Road Life 101

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Do you follow the Van Life blog? What about Foster Huntington’s photo book, Home Is Where You Park It? You might have even supported his Kickstarter. Did you bookmark that episode of Lifestyles of the Rich and Famous featuring climber Alex Honnold’s Ford Econoline E150? Or do you find yourself sometimes (just occasionally) cyber-stalking your friend’s cousin’s buddy’s Instagram feed? You know, the one that lives out of the back of his pickup so he can park and huck waterfalls full-time?

It’s okay. There’s nothing wrong with you. You’re a restless spirit, a modern day gypsy-at-heart, a wandering soul stuck between four walls with a fire in your belly and an itch you can’t scratch. There’s something about a life on the road that doesn’t just speak to you—it kicks and screams, and it’s becoming increasingly hard to shut out. It’s telling you to just say, “screw it,” pack the car, and hit the road.

My job here is to tell you one thing: do it.

Now, don’t get me wrong, there’s nothing easy about a wayfaring lifestyle. Logistics you ordinarily would never think twice of, like where you’re going to sleep, when/if you’re going to shower, become the uncertainties of your day. Finding a good cup of coffee or doing a load of laundry can morph from a simple chore into an all-day mission.

For an unprepared road warrior, it won’t take long before you find yourself stranded with a flat tire in a cell phone dead zone with no food and no plan B. It’s moments like these that can make or break a rookie roadie. That’s why it’s important to consider the following ten things before you give up your place for good and embrace the open road.

1. Find a set of wheels. Bigger is not necessarily better. The key here is finding a vehicle that’s reliable. It’s not enough anymore that the third-owner beater you bought for $700 off Craigslist can get you from point A to point B—this thing has to be your home. Staple mobile pads of the dirtbag world include Toyota Tacomas, Chevy Astro vans, and even Subaru Outbacks, but I’ve had friends who have lived out of something as small as a two-door sedan. There’s no one best vehicle for this kind of thing, but just be mindful that, yes, the larger the automobile, the more space you’ll have. But on the flip side, you’ll also be spending more time at the pump wondering where those hard-earned dollars went.

2. Have a buffer fund. You don’t touch it, you don’t even look at it unless you really need to, but it’s nice to have a separate fund for when SHTF (sh*t hits the fan). Maybe it’s a flat tire, a dead alternator, new brakes, or a hotel room for the night. Whatever the emergency, it’s a good idea to have some money already set aside to take care of it.

3. Purge your belongings. Twice. The reality of living on the road is that you’re never more than a day’s drive from anything you might need. Consequently, you don’t really need much. A few pairs of clothes, snacks for the road, the gear you need to go outside and play. The less you have, the less you’re at risk of losing or having stolen. That being said, sometimes it’s nice to have stuff like coffee cups and Christmas lights to make your vehicle feel less like transportation and more like home.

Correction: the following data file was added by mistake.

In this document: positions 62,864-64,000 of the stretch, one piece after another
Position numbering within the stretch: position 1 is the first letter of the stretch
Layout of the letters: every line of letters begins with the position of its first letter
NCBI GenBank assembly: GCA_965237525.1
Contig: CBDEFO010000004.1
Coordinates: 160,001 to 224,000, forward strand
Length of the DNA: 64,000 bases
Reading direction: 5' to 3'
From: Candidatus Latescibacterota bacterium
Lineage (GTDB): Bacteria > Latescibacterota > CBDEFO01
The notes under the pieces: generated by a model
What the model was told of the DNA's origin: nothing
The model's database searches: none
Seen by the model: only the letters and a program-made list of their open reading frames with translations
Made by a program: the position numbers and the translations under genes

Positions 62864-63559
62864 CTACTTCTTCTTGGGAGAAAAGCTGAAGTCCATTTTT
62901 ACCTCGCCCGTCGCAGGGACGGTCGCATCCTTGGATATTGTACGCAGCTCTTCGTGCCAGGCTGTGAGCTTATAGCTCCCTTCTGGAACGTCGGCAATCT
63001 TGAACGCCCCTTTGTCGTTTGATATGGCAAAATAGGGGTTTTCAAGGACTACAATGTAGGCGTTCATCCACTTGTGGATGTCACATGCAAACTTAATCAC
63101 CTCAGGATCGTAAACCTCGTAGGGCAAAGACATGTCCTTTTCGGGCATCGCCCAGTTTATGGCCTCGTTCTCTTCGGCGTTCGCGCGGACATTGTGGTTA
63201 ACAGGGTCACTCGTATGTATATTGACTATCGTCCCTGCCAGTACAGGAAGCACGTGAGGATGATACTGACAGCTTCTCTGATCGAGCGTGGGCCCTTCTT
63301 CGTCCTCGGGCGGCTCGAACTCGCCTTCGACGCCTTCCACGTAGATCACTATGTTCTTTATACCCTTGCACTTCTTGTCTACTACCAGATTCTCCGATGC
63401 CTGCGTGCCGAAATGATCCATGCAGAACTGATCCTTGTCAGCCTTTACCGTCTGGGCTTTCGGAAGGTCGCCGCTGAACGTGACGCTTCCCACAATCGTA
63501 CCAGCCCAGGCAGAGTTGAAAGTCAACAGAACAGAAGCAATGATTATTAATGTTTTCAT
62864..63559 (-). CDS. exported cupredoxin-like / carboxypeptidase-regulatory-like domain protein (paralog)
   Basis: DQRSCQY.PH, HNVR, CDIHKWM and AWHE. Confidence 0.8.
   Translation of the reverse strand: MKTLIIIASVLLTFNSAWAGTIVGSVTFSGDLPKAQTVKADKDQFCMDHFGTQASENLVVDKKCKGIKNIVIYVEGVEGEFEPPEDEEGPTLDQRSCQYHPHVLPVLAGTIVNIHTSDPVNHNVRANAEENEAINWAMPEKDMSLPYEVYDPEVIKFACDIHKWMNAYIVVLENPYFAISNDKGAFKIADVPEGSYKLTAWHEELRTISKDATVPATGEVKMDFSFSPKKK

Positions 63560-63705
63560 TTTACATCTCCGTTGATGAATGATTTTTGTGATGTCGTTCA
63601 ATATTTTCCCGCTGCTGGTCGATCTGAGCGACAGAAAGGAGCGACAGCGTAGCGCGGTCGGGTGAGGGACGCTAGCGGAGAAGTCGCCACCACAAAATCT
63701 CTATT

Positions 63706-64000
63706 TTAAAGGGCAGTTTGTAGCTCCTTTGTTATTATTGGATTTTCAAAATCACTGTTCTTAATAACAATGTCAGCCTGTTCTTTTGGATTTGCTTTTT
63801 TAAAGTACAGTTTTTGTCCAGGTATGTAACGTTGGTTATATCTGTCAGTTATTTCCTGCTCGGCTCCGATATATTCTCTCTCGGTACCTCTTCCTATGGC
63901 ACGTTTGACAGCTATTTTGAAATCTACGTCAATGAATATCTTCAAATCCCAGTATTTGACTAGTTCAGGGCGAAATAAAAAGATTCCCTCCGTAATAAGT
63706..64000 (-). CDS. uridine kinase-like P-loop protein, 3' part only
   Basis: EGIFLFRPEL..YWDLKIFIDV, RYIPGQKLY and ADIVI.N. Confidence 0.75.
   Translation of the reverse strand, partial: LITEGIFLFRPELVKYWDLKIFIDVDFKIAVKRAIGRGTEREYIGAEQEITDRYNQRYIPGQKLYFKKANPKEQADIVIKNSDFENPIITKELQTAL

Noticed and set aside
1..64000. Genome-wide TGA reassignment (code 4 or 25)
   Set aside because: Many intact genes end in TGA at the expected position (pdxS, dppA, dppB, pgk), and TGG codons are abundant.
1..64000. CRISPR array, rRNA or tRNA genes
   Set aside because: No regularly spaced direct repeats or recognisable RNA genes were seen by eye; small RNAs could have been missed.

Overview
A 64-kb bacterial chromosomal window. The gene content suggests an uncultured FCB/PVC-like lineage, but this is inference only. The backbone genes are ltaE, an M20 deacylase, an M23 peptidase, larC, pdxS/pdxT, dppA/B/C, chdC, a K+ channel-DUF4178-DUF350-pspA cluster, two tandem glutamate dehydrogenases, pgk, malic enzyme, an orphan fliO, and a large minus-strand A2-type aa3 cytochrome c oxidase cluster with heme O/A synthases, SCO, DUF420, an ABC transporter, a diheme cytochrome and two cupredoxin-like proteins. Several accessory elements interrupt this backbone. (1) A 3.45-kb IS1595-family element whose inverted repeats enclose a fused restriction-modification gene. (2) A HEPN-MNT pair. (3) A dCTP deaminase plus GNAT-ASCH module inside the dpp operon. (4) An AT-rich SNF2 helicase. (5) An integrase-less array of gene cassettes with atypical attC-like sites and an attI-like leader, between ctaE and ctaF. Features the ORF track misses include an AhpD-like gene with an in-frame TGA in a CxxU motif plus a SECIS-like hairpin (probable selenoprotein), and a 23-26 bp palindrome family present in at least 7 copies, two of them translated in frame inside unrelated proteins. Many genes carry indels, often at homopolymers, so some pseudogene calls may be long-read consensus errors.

4. Use your network. It’s a fact—former roadies help current ones. It’s like an unspoken code. Chances are, you know more people than you think you do, too. One connection, no matter how far removed, can be a saving grace when you find yourself in a pickle.

5. Don’t contribute to the dirtbag stereotype. Showers are not that hard to come by. If you’re really out there, a lake or river will suffice. Just make an attempt, and brush your hair. It’s one thing to look like you’re living out of your car. It’s another to look relatively “normal” and surprise people when you respond with where you’re from. Don’t just bum things off your friends either. Make an effort to hang out, buy a round of drinks, or offer to cook meals if you’re couch surfing for a night or six.

6. Learn to cook. Eventually you will get tired of eating out every single day. If you don’t, your wallet surely will.

7. Go the extra mile to stay organized. You’ll be surprised how easy it is to lose things even in such a confined space—headlamps, wallets, rogue pairs of socks. Those things fit perfectly in between the seats. The less junk you have floating around, the more likely you’ll be able to find it when you need it. Have a bag always packed with the essentials for a night of couch surfing—some clean clothes, a toothbrush, maybe even a little deodorant. Everything else should be packed away into storage bins—one for camping gear, one for shoes, one for climbing ropes. You get the picture. Find your system and stick with it.

8. Take the scenic route. The hare never won the race. Quick and easy might be quick and easy, but realistically, how authentic of a Sunday driving experience are you going to get blasting down I-40? Take backcountry roads and you could be rewarded with off-the-beaten-path overlooks, hole-in-the-wall diners, and some downright bizarre sights.

9. Bring an atlas. Always. Your smartphone doesn’t work everywhere. Don’t rely on that beeping blue beacon to get you anywhere.

10. Carry cash. You might find it surprising how many places don’t accept anything rectangular and plastic. The last thing you want is to end up at a campground in the middle of nowhere and have the host tell you the nearest ATM is 30 miles back in the direction you just came from.

–Follow more of Jess’s travels at www.liveoutsideandplay.com.

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